Yeah, l feel like Hilltop Hoods have gone from strength to strength and they’re one of the only acts that have carried through from that first wave of Aussie Hip Hop acts that kind of emerged in the early 2000. A lot of them have dropped away and not continued on. Obviously there is a hip hop element to what we do and for years and years personally I wanted Butterfingers to be a part of that scene but because we were doing the cross over stuff, we were doing the rock stuff, we were getting lots of rock festival shows and stuff like that. The way that it worked out we were kind of seen as more of an Alternative Rock act, you know what I mean, that’s how we were treated by a lot of the festivals and that’s how we were treated by the Hip Hop scene. We weren’t really included with the rest of that wave. Which is fine, I don’t really mind now, I so wanted to be a part of it back then but I’ve kind of learnt to appreciate that we are different, whereas I use to want to, in some ways, conform to that formula that the scene was kind of using at that time. But I have realised that being different is our strength and our new album is more of a blending of styles than ever before. Like, we use to try and keep things separated in a way that we had rock songs but we also had hip hop songs but now it’s totally counter intuitive. But the new album is probably more rap rock that what we’ve ever done and like, we’ve always dreaded the thought of being labelled as rap rock. (Laughs) But here we are.
It’s so hard to label music these days because what you’ve just described is what I’m hearing from so many new bands emerging, at lease through the Brisbane music scene. They’ve captured music they have probably grown up with through the influence of their parents or whoever and combined it with their own influences through new music. So what you’re saying about having that melding of different genres is actually something fresh. It will give us something we haven’t heard and that’s what pushes through the boundaries and captures everyone’s attention.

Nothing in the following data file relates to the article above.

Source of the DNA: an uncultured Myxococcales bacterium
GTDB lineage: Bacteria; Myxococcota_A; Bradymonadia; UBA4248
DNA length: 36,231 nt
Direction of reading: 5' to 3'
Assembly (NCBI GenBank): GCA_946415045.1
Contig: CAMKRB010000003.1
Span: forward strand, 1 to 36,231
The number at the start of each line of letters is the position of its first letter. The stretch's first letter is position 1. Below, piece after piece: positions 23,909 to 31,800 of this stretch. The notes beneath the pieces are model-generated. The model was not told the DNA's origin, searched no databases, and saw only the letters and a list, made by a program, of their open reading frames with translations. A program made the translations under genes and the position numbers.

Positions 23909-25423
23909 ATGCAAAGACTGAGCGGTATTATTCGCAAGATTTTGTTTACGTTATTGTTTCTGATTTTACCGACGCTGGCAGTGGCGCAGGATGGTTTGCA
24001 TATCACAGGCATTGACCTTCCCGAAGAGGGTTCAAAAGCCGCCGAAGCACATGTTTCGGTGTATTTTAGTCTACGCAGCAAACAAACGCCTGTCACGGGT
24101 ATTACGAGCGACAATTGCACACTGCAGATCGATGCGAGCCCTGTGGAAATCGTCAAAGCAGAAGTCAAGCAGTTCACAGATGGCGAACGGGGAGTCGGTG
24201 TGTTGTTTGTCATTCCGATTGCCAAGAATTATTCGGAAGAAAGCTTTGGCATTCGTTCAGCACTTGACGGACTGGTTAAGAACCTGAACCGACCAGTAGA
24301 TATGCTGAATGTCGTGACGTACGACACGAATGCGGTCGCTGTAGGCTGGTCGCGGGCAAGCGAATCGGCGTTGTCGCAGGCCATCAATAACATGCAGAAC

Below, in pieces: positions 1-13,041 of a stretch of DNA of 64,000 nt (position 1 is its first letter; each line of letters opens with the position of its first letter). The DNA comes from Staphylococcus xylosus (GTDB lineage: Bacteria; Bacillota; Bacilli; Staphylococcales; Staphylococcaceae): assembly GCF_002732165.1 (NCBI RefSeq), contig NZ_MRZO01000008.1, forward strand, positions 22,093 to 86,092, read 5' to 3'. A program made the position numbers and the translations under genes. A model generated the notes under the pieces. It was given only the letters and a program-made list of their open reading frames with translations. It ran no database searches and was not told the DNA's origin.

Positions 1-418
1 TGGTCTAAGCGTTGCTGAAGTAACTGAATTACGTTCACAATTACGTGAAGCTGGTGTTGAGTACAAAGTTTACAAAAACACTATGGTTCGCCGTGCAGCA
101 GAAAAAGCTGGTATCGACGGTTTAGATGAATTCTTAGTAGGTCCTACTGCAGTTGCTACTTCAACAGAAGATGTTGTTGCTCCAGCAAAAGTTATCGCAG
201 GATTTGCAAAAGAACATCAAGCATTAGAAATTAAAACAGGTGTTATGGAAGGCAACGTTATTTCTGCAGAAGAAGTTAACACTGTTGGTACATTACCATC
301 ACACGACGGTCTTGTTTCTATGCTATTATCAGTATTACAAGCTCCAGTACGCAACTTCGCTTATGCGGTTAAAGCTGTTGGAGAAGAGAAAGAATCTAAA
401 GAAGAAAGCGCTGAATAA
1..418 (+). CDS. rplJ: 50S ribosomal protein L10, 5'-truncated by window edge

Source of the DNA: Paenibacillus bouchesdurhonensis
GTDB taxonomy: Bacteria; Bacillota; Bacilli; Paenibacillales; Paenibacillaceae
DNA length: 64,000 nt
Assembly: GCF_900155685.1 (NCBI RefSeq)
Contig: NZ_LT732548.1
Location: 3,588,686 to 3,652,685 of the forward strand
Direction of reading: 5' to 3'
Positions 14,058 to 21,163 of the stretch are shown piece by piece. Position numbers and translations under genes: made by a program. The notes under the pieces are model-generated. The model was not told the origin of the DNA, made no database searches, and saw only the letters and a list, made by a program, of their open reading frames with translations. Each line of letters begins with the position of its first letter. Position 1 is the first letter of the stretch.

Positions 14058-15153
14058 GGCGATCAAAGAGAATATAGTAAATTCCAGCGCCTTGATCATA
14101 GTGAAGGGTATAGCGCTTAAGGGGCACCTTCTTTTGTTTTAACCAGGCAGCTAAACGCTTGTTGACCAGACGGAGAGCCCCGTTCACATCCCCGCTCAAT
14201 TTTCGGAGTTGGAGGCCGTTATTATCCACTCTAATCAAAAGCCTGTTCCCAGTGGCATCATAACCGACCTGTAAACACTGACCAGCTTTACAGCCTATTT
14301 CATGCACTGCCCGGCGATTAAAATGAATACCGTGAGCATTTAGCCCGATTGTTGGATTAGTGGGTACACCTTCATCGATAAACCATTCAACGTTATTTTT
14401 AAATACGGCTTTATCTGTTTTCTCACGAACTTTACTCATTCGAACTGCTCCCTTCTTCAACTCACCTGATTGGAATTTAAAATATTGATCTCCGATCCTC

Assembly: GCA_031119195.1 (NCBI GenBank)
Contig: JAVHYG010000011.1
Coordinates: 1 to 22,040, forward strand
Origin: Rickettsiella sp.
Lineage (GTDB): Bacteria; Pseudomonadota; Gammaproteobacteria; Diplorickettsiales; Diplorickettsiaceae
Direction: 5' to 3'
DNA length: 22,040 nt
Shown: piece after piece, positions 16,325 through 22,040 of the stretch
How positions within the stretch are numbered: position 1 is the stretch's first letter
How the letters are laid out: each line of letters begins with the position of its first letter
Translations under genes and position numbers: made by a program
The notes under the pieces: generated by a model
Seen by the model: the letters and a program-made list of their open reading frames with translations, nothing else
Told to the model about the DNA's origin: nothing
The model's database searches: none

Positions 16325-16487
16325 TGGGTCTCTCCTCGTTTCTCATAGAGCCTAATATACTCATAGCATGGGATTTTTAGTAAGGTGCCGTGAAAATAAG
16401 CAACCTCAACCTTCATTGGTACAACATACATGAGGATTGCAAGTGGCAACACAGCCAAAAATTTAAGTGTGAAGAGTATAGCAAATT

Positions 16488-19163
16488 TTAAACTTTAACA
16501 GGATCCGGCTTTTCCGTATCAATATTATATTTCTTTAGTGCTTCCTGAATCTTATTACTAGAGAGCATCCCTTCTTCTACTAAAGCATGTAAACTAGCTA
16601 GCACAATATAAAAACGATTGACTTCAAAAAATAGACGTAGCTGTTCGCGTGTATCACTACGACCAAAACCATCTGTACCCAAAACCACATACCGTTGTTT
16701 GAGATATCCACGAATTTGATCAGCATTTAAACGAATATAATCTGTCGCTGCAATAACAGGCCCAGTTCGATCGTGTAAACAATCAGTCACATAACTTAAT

Yeah I totally agree. And that’s why I have come to embrace the fact that we are different because we’ve got something here that you can‘t get anywhere else. (Laughs)
And that’s amazing, that’s what you want. You think of some of the biggest acts around, they ‘ve gotten to where they are because they are unique, they’re different.
So going forward for Butterfingers – A new album coming out, is there a new single ready to drop yet?
No, it’s all kicking off in the New Year. We were going to release the new single before Christmas but we thought with the Christmas break and all that, we didn’t, want to lose steam with the whole project. We didn’t want to like, come in, all guns blazing with all our ducks in a line, which we’ve never done before. I don’t know if you’ve ever taken a note of our release schedule but both the albums that we’ve released previously, the lead single was out a year or more before the album. It’s like everything we’ve done has been accidental in a way. We’d release a song and we’d be like “oh it’s doing really well, shit we need to put a record out.” And second time around FIGJAM was the lead single of the next record and I kind of thought of that as a throw away track and I don’t know, in between albums we can release a single do a little tour and it ended up being so popular.
Yeah your biggest single so far.
Yeah, our most popular song. We were like, “We need to include this on the record! What record? Yeah that’s a good question, lets try and get a record.” It’s always been a weird release schedule for us. It’s not designed to have the most impact, you know, the two to three month lead. So now we’re doing things properly and release things with an idea that we have momentum to when the album actually is.